I understand how initiatives designed to make strategic improvements in customer service or operating processes can get off track. (And I see how the larger the institution, the more often this happens.) Sometimes, we get balled up over who should be leading various initiatives and who should be playing a supporting role. Sometimes we are just too busy to take time to touch base with all stakeholders. Often, there is no formal process in place to ensure that decisions get the proper balanced attention from line of business, technology and marketing leadership. But bankers, by sidestepping the collaboration efforts, are we missing a lot of opportunities?
I consult on a daily basis with a lot of different financial institutions, and it’s always interesting to see which way the collaboration opportunity scale tips. Here’s a quick quiz an institution can use to gauge its internal collaboration efforts.
Institutions that answer “yes” to these questions score big points on the collaboration meter. Give these folks a Collaboration Gold Star! For those that didn’t do so well, and for those that are always open to beefing up collaboration and the better decisions it can foster, I offer up the following.
Functionality vs. Integration
In our consulting practice, we’ve witnessed countless software platform demos during which a vendor plays up its product’s feature functionality and downplays its integration. Careful collaboration among line of business managers, IT and other users early in the process of selecting a strategic software platform can help alleviate some of the service and productivity impacts that can result from a lack of good system integration.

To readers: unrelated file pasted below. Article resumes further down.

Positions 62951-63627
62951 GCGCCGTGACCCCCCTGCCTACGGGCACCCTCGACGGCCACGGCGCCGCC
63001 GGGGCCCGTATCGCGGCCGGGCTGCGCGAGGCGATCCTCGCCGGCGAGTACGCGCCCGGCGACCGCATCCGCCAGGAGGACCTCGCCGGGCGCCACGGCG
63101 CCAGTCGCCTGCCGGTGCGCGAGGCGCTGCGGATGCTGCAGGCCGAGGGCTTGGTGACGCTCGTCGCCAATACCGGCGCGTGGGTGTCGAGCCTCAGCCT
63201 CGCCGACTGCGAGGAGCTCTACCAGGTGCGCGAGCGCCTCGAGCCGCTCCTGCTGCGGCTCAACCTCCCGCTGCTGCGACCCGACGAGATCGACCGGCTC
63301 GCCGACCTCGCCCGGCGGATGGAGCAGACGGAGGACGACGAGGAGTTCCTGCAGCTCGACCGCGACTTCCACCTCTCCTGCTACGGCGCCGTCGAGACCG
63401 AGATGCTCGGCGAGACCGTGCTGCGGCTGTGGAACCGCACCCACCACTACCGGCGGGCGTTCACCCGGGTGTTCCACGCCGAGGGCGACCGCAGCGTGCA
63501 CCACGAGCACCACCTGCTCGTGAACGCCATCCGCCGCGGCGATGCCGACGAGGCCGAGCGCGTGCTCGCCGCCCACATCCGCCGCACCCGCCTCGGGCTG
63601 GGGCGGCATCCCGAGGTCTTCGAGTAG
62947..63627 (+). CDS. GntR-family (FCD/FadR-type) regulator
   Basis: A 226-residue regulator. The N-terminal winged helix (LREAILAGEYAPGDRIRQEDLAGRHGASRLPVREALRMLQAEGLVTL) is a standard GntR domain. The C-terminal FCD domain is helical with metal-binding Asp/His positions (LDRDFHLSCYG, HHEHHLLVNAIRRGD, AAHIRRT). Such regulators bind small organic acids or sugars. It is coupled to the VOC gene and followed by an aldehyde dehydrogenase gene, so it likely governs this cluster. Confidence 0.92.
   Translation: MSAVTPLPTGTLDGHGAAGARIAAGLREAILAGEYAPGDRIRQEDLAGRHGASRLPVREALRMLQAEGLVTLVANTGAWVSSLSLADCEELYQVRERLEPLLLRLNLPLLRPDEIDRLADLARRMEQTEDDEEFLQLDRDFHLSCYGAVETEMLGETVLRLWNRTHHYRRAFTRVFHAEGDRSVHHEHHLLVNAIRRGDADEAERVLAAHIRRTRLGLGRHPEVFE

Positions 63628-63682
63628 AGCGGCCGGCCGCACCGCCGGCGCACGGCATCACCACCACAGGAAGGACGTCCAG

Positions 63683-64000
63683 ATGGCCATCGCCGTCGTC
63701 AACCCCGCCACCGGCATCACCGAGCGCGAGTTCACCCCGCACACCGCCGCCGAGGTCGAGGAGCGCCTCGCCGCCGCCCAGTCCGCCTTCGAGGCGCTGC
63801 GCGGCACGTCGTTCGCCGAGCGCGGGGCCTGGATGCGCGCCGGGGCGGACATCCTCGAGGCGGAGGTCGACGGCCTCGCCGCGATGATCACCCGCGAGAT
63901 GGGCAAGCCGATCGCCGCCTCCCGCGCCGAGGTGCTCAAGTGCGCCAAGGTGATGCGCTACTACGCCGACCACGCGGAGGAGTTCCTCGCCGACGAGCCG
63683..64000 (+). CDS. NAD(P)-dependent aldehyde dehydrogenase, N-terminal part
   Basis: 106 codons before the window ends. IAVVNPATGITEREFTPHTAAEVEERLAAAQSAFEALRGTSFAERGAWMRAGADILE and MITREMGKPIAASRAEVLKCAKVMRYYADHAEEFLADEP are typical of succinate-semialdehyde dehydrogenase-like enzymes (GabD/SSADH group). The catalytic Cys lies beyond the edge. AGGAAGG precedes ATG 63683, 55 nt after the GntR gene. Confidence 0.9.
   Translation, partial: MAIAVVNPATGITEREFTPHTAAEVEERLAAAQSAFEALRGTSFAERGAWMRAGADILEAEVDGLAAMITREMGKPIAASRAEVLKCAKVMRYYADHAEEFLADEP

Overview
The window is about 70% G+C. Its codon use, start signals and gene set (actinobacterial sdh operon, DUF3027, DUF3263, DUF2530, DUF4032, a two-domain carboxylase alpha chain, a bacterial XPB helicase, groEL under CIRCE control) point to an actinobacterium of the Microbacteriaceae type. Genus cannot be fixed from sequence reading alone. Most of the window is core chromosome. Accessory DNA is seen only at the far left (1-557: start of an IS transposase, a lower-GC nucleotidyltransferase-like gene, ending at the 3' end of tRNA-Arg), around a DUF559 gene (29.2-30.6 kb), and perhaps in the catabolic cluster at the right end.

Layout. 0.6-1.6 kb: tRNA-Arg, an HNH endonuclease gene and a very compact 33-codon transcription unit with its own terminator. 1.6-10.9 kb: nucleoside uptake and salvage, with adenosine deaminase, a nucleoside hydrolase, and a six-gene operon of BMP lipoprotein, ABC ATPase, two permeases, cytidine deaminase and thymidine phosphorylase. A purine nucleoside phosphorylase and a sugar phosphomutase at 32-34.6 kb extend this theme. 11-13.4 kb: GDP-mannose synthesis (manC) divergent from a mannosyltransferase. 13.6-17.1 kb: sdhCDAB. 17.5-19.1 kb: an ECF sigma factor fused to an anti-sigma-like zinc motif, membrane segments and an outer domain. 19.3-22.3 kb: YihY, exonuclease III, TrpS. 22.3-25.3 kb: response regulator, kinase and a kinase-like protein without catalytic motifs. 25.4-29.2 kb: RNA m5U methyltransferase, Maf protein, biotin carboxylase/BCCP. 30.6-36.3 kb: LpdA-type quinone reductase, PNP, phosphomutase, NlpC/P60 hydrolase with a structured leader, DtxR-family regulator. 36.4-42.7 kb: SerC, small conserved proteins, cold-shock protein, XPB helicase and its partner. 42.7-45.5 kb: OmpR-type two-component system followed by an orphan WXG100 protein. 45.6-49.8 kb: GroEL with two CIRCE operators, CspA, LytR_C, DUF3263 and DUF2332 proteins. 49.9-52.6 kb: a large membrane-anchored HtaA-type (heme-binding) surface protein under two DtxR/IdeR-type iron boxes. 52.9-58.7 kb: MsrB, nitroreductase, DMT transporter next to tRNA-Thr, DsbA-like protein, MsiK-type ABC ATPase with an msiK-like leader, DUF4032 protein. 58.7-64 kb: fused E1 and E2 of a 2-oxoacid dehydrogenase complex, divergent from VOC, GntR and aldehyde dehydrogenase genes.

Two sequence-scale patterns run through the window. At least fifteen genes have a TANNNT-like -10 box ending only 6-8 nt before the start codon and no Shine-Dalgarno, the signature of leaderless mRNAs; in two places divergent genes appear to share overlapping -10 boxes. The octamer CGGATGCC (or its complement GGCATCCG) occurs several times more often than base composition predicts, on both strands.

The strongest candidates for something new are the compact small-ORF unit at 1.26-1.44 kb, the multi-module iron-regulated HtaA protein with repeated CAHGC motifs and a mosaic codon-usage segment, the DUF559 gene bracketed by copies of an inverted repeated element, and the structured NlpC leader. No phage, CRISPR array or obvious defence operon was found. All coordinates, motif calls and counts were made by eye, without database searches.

Time for CRM Investment
It we’re going to measure ourselves by “share of wallet,” we need to get more serious about building deeper relationships. Most core operating systems have customer relationship management tools either built in or readily available, and while the majority of larger institutions have CRM tools in place, many mid-size institutions still do not. If a branch employee doesn’t have easy awareness today of the details of a long conversation a customer had yesterday with a call center agent, it sends a message to the customer that we don’t care. Retail banking leaders should be able to rely on the bank’s technology resources to know the CRM systems available and how well the tools integrate with core and other systems. Once systems are vetted and a selection is made, the collaboration should continue through implementation. Successful projects help collaboration become part of the bank’s culture, which is the best result.